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Is acceptance of scientific findings compatible with religious belief

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Is acceptance of scientific findings ... False duality. Teach the controversy? No. ... False duality. what about the Flying Spaghetti Monster? Strategy ... – PowerPoint PPT presentation

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Title: Is acceptance of scientific findings compatible with religious belief


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Is acceptance of scientific findings compatible
with religious belief?
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Is acceptance of Darwinian evolution compatible
with religious belief?
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Evangelical Scientists Refute Gravity With New
'Intelligent Falling' Theory August 17, 2005
Issue 4133 KANSAS CITY, KSAs the debate
over the teaching of evolution in public schools
continues, a new controversy over the science
curriculum arose Monday in this embattled
Midwestern state. Scientists from the Evangelical
Center For Faith-Based Reasoning are now
asserting that the long-held "theory of gravity"
is flawed, and they have responded to it with a
new theory of Intelligent Falling. "Things fall
not because they are acted upon by some
gravitational force, but because a higher
intelligence, 'God' if you will, is pushing them
down," said Gabriel Burdett, who holds degrees in
education, applied Scripture, and physics from
Oral Roberts University. Burdett added
"Gravitywhich is taught to our children as a
lawis founded on great gaps in understanding.
The laws predict the mutual force between all
bodies of mass, but they cannot explain that
force. Isaac Newton himself said, 'I suspect that
my theories may all depend upon a force for which
philosophers have searched all of nature in
vain.' Of course, he is alluding to a higher
power."
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A partial taxonomy of creationists
  • Young earth creationists

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A partial taxonomy of creationists
  • Young earth creationists
  • Old earth creationists
  • including progressive creationists

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A partial taxonomy of creationists
  • Young earth creationists
  • Old earth creationists
  • including progressive creationists
  • Intelligent Design creationists

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Distinctive features of ID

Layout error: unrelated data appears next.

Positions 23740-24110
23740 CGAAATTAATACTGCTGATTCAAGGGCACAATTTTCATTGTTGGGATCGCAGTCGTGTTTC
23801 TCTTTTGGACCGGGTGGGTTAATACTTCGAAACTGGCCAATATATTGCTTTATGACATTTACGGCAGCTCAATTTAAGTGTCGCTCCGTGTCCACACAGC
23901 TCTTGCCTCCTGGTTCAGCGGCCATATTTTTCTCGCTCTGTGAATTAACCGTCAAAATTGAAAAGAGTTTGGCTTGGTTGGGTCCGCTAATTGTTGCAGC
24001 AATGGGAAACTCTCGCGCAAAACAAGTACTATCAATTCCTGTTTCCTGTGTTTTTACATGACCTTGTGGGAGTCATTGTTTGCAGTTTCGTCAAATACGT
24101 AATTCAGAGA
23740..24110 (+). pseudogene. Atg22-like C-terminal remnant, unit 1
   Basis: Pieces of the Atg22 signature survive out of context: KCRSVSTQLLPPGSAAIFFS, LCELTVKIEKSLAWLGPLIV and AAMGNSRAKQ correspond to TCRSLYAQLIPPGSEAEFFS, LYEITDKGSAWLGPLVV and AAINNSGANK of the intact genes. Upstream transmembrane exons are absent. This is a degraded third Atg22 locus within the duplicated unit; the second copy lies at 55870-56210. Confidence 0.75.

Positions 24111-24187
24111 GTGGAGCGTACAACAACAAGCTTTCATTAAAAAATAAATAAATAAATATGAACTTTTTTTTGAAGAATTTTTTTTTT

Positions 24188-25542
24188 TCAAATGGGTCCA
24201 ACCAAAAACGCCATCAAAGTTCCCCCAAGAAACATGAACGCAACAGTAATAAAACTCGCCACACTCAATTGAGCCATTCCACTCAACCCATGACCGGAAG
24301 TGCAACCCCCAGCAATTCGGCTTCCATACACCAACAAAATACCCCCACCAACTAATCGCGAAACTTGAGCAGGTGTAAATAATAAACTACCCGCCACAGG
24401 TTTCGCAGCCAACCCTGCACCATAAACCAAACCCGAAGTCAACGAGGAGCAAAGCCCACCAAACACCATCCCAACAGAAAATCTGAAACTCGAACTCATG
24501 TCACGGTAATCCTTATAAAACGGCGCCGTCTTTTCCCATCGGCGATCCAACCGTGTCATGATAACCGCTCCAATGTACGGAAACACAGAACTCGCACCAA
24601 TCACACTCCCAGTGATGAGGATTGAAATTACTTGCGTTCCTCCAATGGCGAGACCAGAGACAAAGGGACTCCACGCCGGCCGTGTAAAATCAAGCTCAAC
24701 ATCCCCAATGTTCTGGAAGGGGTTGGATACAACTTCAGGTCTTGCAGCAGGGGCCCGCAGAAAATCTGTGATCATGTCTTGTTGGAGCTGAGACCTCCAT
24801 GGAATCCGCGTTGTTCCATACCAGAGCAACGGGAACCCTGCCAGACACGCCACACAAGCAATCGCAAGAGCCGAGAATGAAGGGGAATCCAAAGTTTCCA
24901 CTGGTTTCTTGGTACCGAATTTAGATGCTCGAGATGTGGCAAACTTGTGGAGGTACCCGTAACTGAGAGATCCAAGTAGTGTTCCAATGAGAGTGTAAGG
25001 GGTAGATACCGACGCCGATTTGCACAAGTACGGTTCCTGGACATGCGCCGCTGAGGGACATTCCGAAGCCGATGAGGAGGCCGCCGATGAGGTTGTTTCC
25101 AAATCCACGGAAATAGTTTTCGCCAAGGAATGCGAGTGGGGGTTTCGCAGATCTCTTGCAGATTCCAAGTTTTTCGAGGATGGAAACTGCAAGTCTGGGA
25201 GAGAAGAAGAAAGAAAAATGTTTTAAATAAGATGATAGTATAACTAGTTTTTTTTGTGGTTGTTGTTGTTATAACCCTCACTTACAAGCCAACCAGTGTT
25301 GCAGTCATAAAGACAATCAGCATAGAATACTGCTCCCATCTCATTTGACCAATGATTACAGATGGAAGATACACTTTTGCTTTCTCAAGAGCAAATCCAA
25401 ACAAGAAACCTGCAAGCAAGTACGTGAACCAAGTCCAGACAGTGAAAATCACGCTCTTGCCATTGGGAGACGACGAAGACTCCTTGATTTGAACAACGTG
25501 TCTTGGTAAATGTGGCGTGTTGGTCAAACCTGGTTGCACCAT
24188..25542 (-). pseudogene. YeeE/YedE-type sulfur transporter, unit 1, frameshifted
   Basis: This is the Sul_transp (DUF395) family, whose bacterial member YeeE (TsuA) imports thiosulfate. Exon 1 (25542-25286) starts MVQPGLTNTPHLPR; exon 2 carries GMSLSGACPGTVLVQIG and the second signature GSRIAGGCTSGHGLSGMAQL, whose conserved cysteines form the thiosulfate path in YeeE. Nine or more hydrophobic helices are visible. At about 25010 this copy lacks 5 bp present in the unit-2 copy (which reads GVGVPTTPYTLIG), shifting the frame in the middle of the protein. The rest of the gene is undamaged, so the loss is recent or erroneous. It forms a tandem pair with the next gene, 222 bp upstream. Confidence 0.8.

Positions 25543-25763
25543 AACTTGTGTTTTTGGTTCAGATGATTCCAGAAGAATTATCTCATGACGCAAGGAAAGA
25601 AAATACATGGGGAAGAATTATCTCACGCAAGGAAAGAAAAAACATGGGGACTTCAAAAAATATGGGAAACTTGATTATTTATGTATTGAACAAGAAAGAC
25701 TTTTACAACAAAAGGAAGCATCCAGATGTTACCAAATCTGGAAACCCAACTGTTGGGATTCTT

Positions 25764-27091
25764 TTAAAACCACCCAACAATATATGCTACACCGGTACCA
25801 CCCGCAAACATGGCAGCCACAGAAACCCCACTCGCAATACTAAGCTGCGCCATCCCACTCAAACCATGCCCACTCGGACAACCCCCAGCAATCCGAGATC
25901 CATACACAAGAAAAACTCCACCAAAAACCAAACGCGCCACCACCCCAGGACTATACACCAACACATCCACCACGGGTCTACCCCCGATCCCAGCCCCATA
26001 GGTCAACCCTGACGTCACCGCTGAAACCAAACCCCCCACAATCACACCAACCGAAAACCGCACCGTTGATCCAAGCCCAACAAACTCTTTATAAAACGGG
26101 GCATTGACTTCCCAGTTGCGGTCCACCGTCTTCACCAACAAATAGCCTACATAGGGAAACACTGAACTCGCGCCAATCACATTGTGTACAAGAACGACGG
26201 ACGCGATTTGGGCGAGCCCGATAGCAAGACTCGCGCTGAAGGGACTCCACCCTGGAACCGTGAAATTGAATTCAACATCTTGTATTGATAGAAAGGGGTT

• Legacy of "creation science"

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Distinctive features of ID
  • Legacy of "creation science"
  • Does not specify alternate mechanism

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Courts keep creationism out of schools
  • Epperson v. Arkansas 1968
  • Segraves v. State of California 1981
  • McLean v. Arkansas Board of Education 1982
  • Edwards v. Aguillar 1987
  • Webster v. New Lenox School District 1990
  • Peloza v. Capistrano School District 1994
  • Freiler v. Tangipahoa Parish Board of Education
    1997
  • Rodney LeVake v Independent School District 656,
    et al. 2000

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Distinctive features of ID
  • Legacy of "creation science"
  • Does not specify alternate mechanism
  • Explicitly rejects naturalism

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Distinctive features of ID
  • Legacy of "creation science"
  • Does not specify alternate mechanism
  • Explicitly rejects naturalism
  • Argument from design

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Distinctive features of ID
  • Legacy of "creation science"
  • Does not specify alternate mechanism
  • Explicitly rejects naturalism
  • Argument from design
  • "irreducible complexity"
  • "complex specified information"

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Argument from design
  • Anticipated by Darwin

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Argument from design
  • Anticipated by Darwin
  • Influenced by work of William Paley
  • Natural Theology, 1802

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". . . the inference we think is inevitable, that
the watch must have had a maker. "
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"The marks of design are too strong to be got
over. Design must have had a designer. That
designer must have been a person. That person is
God."
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The argument from personal incredulity revisited
"The simple little mousetrap has no ability to
trap a mouse until several separate parts are all
assembled. Because the mousetrap is necessarily
composed of several parts, it is irreducibly
complex."
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ID proponents conflate two concepts
  • Methodological naturalism
  • a key component of science
  • Ontological naturalism